Thursday, January 06, 2011

Book-A-Day 2010 # 337 (1/6) -- Miss Don't Touch Me, Vol. 2 by Herbert & Kerascoet

It's a sad but common thing to see a fine single story followed up by a piece of middle; many a novel, movie, or comic stood just fine on its own, but was far too popular not to be sequelized. And so the second piece comes along -- but the creators know they have a golden goose this time, so they make sure not to end the story, to be sure that they can continue to visit that goose as often as possible.

Miss Don't Touch Me (also see my review) was a standalone story; it didn't require any sequels and ended exactly where it should. (It was also a compilation of two French albums, which slightly muddies the waters, but it was still one story.) Miss Don't Touch Me, Volume 2 is what happened after the first book was massively successful; it begins with the first book as its foundation and ends in the air, presumably preparing for a Vol. 3.

The world-view, which was so much of the appeal of the original Miss Don't Touch Me, is the same in this second book: world-weary but clear-eyed, with a near-infinite knowledge of the horrible things that people do to each other. But the central character has changed, as Blanche got the revenge she was looking for (or, at least, as much revenge as she's ever going to get) and isn't driven, or angry, or coldly functional as she was in the first book. Instead, she's become just another unrealistic young woman, indulging her hopes and dreams when she should be looking at her life clearly and figuring out what to do next. (That's not unreasonable, or unbelievable, but we do miss the towering flame of rage Blanche from the first book.)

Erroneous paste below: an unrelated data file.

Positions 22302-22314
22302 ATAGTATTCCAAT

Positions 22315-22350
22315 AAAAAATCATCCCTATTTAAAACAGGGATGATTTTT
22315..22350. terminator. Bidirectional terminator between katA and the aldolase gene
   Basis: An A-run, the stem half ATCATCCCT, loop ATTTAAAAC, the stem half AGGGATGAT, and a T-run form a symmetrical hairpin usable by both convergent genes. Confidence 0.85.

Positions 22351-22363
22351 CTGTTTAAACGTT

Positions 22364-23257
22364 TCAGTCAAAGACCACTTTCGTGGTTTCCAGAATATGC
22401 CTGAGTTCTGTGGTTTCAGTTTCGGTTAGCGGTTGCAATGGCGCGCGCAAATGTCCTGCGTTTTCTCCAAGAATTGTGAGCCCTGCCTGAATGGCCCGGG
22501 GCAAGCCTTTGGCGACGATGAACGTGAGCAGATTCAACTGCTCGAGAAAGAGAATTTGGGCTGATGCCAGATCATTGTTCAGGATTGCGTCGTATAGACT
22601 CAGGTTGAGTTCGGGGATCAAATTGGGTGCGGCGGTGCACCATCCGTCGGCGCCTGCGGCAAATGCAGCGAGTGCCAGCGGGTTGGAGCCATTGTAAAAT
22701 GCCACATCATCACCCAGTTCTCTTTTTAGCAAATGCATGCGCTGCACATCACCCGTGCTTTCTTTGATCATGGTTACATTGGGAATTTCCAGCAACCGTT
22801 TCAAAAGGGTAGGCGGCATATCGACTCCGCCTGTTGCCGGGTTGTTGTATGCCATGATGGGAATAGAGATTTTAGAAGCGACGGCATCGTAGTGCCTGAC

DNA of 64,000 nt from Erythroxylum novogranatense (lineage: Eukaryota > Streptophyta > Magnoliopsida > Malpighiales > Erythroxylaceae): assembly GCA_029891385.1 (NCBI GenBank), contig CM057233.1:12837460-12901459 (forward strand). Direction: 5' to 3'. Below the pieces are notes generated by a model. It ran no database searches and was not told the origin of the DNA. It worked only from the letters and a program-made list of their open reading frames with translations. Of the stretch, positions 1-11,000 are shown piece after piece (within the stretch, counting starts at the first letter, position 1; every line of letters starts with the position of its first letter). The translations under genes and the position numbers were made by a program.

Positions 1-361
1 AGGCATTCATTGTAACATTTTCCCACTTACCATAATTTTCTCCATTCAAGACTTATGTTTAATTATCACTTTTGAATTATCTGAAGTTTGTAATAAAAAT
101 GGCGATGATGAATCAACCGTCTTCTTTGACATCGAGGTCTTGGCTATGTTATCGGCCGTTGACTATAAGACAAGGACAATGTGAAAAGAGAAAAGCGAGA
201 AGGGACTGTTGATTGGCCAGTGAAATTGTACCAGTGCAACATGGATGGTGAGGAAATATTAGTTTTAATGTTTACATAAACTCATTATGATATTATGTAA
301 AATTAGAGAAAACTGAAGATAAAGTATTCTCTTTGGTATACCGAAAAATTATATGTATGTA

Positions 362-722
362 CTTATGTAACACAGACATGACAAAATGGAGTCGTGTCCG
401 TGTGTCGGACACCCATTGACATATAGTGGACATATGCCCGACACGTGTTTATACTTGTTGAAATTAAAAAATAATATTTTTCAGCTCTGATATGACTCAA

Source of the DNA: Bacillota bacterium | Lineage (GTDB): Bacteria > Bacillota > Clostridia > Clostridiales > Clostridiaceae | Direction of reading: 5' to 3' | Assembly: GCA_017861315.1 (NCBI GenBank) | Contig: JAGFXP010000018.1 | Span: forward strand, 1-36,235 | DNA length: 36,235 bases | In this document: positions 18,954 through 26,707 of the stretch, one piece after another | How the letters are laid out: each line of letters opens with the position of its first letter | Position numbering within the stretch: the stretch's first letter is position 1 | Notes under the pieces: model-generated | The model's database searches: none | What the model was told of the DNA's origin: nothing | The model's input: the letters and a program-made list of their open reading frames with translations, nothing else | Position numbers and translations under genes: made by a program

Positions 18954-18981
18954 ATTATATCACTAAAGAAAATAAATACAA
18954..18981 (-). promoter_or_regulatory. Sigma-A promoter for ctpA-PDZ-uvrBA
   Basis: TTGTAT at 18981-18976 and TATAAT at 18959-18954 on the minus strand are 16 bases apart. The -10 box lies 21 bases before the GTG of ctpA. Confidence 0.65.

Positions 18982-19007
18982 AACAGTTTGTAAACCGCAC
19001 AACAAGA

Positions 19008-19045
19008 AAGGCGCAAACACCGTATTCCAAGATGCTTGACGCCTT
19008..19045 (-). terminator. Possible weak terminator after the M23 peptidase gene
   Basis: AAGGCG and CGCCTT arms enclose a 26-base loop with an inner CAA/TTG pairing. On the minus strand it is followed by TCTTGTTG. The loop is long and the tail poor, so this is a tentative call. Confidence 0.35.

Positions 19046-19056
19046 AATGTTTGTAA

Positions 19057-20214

Blanche begins this book by fumbling, very badly, an attempt to leave the Pompadour brothel after discovering that it's yet another company town, carefully designed to drive its girls deeper and deeper in debt to the house. And that's almost the last strong and self-assertive action she takes in this book -- instead, Blanche is acted upon and manipulated and led around by her misled emotions, by a young man she thinks loves her, by her long-lost mother, and by a rival at the Pompadour.

The stakes seemingly aren't as high this time, since there's no serial killer running around and threatening to murder Blanche. But, actually, the stakes are higher, since Vol. 2 is all about Blanche's self-respect and ability to stand on her own -- and, unfortunately, she fails at almost every turn to hold onto either of those, and so reading Vol. 2 is an exercise in seeing a woman we used to respect and root for turn into a frightened doe without resources. Blanche might not be conventionally ruined by the end of Vol. 2, but she's lost sight of all of her strengths and aims, and so has lost everything that made her the Blanche we respected and rooted for in the first book.

Miss Don't Touch Me, Vol. 2 is just as lush and visually enticing as the first volume, and the world is clearly the same -- it's just that Blanche, between books, has lost the edge that gave her a chance in that hard world. If there is a third volume, I hope she can find that edge once again; it's no fun watching her get kicked while she's down.

Book-A-Day 2010: The Epic Index

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